As a little girl—two days before Christmas—I received a family.
Being adopted, I’ve spent the last 30+ years teasing my parents that I was the best Christmas gift they ever got, though in reality, I consider it entirely the other way around.
But in case your experience with adoption hasn’t been as positive, let me say this:
Many adoptees (and adoptive families) carry heavy burdens of grief and loss for decades after an adoption process is final. And I have no desire to minimize that reality.
However, I believe I have largely escaped the darker side of adoption due to an unwavering acceptance—and even celebration—of these 3 unexpected side effects in my story—
1. I value the fact that I am alive.
I was born 7 years after the Supreme Court decriminalized abortion in the case of Roe v. Wade.
As someone who was unwanted in the womb, the fact I lived to see my birthday is not something I take for granted. It’s not lost on me that more than 63 million unborn—for any number of reasons—can’t say the same.
On the other hand, I’ve heard people say adoptees should not have to be grateful. And I understand the sentiment. I do.
And yet, gratitude to God for preserving my life has been an antidote to healing the painful effects of being adopted.
Gotcha Day, for me, looks a lot like George Bailey at the end of It’s a Wonderful Life. “Oh look at this wonderful, old, drafty house!” I kiss the broken banister and hug my kids.
I’m alive! That’s not something I’m willing to take for granted.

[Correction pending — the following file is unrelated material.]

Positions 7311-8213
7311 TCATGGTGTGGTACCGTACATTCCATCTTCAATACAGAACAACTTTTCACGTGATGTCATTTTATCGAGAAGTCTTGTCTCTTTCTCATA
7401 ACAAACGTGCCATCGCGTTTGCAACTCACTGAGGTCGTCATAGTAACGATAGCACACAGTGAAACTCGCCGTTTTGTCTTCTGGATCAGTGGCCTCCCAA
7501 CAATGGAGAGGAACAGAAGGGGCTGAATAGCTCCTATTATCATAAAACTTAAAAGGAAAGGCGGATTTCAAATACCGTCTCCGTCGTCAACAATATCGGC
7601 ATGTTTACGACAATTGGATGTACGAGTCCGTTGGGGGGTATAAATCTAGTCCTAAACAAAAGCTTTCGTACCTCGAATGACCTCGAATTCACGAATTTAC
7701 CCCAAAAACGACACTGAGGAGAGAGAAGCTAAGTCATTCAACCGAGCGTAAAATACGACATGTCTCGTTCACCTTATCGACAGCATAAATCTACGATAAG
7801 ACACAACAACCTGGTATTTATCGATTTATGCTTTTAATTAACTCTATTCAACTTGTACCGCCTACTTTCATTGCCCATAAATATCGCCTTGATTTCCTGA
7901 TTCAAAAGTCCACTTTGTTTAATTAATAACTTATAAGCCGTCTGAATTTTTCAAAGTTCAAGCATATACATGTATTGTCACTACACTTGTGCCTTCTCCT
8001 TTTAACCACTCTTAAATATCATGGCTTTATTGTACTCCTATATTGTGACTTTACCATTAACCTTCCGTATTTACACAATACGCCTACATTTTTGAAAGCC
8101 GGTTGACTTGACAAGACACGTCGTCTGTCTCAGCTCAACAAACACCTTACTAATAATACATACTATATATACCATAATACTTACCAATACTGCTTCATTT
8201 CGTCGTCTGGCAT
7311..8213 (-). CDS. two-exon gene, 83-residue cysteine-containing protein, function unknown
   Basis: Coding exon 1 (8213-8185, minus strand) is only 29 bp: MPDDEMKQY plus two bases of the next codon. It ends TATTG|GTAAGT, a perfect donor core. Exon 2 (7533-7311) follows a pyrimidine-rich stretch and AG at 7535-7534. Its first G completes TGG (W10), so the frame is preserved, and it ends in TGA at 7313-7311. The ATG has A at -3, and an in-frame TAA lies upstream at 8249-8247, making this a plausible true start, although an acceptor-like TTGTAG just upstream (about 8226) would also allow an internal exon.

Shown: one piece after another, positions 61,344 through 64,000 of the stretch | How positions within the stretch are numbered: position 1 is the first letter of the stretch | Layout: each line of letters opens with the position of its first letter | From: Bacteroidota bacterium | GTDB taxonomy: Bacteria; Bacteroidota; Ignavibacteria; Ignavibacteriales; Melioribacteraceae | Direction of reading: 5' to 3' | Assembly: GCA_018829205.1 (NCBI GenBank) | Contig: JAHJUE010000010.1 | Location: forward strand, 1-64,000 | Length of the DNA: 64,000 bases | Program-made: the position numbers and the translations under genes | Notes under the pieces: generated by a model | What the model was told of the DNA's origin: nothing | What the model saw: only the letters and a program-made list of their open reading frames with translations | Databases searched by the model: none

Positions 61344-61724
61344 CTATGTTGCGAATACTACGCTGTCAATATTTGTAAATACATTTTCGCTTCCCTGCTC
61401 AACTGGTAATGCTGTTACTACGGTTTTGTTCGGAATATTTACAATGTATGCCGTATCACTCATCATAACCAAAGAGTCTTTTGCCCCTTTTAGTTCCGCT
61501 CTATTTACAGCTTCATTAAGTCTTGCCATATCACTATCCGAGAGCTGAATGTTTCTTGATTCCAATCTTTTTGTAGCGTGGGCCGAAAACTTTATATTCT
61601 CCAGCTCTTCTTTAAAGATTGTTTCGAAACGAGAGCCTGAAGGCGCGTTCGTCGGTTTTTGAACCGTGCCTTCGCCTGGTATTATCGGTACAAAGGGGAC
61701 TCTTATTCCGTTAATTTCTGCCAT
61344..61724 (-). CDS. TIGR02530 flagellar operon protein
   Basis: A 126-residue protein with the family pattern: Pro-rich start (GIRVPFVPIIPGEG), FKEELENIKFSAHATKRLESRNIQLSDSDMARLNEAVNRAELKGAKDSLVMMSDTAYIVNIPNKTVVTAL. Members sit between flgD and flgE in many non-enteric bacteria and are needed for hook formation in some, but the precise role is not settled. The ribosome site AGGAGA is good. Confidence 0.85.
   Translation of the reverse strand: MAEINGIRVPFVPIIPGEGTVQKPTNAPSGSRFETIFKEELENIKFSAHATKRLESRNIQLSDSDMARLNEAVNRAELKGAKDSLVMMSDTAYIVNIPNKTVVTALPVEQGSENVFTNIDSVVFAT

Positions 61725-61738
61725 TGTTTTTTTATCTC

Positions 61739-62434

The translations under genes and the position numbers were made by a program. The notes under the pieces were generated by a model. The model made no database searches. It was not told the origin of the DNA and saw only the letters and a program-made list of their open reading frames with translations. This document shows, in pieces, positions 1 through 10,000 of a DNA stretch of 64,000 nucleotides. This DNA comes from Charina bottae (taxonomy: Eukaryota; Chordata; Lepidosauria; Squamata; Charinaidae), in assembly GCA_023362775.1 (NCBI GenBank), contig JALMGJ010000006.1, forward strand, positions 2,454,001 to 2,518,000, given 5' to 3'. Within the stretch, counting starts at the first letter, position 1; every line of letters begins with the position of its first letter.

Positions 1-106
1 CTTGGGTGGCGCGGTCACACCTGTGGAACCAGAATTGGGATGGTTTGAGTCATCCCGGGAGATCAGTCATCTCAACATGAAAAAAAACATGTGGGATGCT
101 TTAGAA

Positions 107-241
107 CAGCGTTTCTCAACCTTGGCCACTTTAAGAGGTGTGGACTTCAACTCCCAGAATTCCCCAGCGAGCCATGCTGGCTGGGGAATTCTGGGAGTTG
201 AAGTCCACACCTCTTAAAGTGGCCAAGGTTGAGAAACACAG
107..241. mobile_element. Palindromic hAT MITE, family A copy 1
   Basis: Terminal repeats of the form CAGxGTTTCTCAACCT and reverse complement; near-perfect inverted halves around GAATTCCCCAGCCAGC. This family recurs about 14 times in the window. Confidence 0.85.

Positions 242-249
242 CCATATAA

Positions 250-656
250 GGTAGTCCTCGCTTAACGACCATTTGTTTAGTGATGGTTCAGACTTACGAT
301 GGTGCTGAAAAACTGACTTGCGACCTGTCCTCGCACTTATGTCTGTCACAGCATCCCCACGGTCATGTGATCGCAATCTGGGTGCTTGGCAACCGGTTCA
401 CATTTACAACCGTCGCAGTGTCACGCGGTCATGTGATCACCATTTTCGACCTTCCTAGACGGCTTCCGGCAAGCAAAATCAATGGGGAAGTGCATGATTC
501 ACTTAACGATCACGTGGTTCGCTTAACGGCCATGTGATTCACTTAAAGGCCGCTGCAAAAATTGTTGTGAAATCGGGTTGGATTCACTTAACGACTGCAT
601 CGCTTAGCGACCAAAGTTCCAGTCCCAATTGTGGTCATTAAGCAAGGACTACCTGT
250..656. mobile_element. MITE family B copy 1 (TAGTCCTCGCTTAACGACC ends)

2. I cherish the reality that I was chosen.
Yes, I was surrendered at birth.
Yes, I lived with a foster family.
And yes, I was eventually placed into an adoptive family.
So naturally, I have unanswered questions. Some of these questions will be my companions as long as I live. And honestly, what are the answers that would make being unwanted feel okay?
Here’s what helps: To the degree that I have experienced loss I have equally experienced being chosen.
My adoptive family isn’t perfect—they’ll be the first to admit it. We’ve made a lot of mistakes. But I know my family loves and accepts me. And to be chosen into someone’s family and loved by choice, in my opinion, is even more profound than anything genetic.
3. I respect the certainty that I am unique.
For years I believed I was entirely different than my adoptive family.
For example, I am wildly right-brained … and my dad was a math/chemistry teacher.
My proclivity is disorganization … and my mom was the original Marie Kondo.
So as a kid, I chalked up every detail about me which varied from my adoptive family to being adopted. Surely there were people out there just like me in every way.
And then I met my birth family. As a twenty-one year old, I met the people who were supposed to make it all make sense. And you know what I discovered? I had more questions. I wasn’t like them, either. God made me unique. My story is unique. My life is unique. And that is just fine with me.
I’m still on an adoption journey. Now I’m raising my own child given to me by adoption. I didn’t have all the answers growing up, and I don’t have them now. But here’s what I know for sure:
Adoption is complicated. It is. But viewed a certain way, it’s also pretty extraordinary.
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